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ISBN-10: 1-89484-148-4
Genre: Suspense/Thriller
eBook Length: 214 Pages
Published: May 2002

From inside the flap

Zane Smith gives us a United States after the attacks on The World Trade Center. In this alternate reality, the US swings to an ultra right-wing position in which personal freedoms have been suspended. Interwoven with newspaper excerpts to portray the growing political and social atmosphere, Zane Smith places his characters in a time and place that could frighteningly become reality.

Anglomerika (Excerpt)

Republican Party Splits in Two
The New American Party Formed

Washington, January 15

In a highly anticipated move, the Republican Party officially split into two separate and distinct political parties last week. The more popular conservative wing became the New American Party while moderates remained behind as Republicans.

According to political observers, the move reflects a growing shift to the right in American society. Max Swale, senior analyst of the politically conservative Smithings Institute and author of the popular book Why America Is Failing, said, ?Given the countryís mini-depression, increasing crime rate, and breakdown in family values, itís no wonder ordinary citizens are searching for change. In my opinion, the conservative principles espoused by the New American Party will receive wide support among ordinary Americans and lead to sweeping cultural reforms.?

Stanley Gettlesman, CNBCís conservative anchor for the talk show, Political Prattle, said, ?The World Trade Center and Pentagon attack by Muslim terrorists that killed 3000 people was, in my opinion, the straw that broke the camelís back of liberalism in this country. That single cataclysmic event did more to convert liberals to the conservative viewpoint than a decade full of talk show babble.?

As it now stands, the Congress will be divided into essentially three voting blocks with one additional Representative, voting as an Independent. In the Senate, the New American Party will have 51 seats, Democrats 30, Republicans 18, and Independents 1. In the House of Representatives, the New American Party will have 191 seats, Democrats 180, and Republicans 63.

Between the votes controlled by the New American and Republican parties, both houses of Congress will lean to the right of the political spectrum. In practical terms, that means more freedom to purchase guns, a more vigorous attempt to ban abortion, severe restrictions against violence and sex in books, magazines, TV, music, and feature films, unlimited campaign contributions, more faith-based initiatives, and stricter criminal enforcement.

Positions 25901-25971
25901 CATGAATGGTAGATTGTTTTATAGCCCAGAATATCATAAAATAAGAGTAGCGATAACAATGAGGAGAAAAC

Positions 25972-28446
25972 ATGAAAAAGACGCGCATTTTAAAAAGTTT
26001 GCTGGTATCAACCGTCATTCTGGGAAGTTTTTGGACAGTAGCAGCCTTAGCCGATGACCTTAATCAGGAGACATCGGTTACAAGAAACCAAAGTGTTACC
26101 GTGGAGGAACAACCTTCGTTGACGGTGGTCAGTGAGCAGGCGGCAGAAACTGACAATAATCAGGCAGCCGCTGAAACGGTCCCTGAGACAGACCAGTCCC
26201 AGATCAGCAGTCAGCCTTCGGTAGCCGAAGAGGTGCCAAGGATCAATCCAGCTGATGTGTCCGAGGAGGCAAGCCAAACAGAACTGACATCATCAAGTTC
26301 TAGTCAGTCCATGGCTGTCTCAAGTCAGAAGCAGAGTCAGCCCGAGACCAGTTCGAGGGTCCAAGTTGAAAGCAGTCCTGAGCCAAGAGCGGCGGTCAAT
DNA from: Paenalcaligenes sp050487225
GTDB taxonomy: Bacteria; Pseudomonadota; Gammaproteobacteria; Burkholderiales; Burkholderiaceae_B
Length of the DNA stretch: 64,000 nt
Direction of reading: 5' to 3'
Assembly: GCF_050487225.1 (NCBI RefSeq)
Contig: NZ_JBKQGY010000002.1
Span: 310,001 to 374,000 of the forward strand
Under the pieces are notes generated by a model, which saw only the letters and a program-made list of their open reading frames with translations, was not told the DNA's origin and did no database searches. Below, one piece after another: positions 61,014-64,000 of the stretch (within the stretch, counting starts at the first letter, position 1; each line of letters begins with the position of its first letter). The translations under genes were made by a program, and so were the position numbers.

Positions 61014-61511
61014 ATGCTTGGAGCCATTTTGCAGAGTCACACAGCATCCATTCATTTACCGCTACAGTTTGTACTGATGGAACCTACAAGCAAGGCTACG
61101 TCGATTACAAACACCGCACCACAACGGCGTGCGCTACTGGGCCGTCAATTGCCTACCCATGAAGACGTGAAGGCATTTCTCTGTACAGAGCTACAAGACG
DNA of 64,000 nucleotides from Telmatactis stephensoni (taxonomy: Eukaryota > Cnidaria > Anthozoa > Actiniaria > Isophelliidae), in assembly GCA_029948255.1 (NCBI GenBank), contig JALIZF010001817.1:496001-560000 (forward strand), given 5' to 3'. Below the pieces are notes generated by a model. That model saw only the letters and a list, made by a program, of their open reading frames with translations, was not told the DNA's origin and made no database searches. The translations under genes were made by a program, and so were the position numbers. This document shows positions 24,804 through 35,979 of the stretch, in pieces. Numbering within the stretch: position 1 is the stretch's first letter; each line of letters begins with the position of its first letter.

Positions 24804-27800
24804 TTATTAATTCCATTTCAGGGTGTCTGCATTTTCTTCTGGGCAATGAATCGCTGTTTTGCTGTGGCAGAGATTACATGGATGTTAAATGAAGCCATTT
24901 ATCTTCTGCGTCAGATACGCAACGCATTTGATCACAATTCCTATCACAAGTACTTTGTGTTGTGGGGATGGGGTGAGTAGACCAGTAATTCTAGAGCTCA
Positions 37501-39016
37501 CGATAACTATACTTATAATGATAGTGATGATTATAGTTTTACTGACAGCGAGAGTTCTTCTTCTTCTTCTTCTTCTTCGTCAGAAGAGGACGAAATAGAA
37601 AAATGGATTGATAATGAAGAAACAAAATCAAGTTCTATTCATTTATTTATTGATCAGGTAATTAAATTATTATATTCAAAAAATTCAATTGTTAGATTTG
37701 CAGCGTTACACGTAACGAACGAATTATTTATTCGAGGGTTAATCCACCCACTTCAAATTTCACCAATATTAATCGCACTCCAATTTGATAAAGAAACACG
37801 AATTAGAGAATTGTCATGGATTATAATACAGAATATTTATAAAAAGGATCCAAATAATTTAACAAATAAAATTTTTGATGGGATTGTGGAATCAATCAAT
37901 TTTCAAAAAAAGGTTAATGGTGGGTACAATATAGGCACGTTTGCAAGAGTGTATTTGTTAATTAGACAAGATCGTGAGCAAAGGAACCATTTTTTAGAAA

?No longer will we have to bow to the Left to get meaningful bills passed,? Senator Arthur Walker, New American Party, Texas, told reporters on the Capitol steps. ?The formation of our new party will strengthen the very ideals and goals of the framers of the Constitution, and assure a return to sanity in issues important to the American people. With the support of our Republican colleagues we hope to provide our constituents with legislation pertinent to their lives.?

Senator Walker is the leading New American Party candidate for the presidency. His strong leadership of the conservative wing of the Republican Party over the past fifteen years has guaranteed him a lock on the nomination now that the ultraconservatives have their own party and agenda.

Senator Robert McMann, Republican, New Mexico, said, ?I view the departure of the far right wing from the Republican Party as a positive step. It will allow a more moderate Republican Party platform in the forthcoming presidential election, and hopefully allow us to field candidates more acceptable to mainstream America.?

Not everybody is pleased with the split. According to sources wishing to remain anonymous, some liberal members of Congress view the formation of an ultraconservative party as a danger to the publicís freedoms. As one unidentified member of Congress was heard to say, ?This is the first step leading to fascism in America. I compare the advent of Arthur Walker and his New American Party to the rise of Adolph Hitler and his gang of thugs in the 1930s.?


April, a Year in the Not-Too-Distant Future

I knew immediately that something was wrong. It was really out of character for Freddie to ask his secretary, Malvina, to phone and set up a meeting. Way out of character. In the nine years I had worked for him as a corporate purchasing agent, he had never, repeat never, used Malvina to schedule meetings with his direct reports. He much preferred to drop by our offices and tell us in person, all three of us: Donna, Charley, and me.

"Come on up to my digs at 2:30 p.m.," he'd say. "We'll have a cup of coffee, talk about the Frazier account." That kind of thing. Or, if he was in a rush, he'd telephone himself.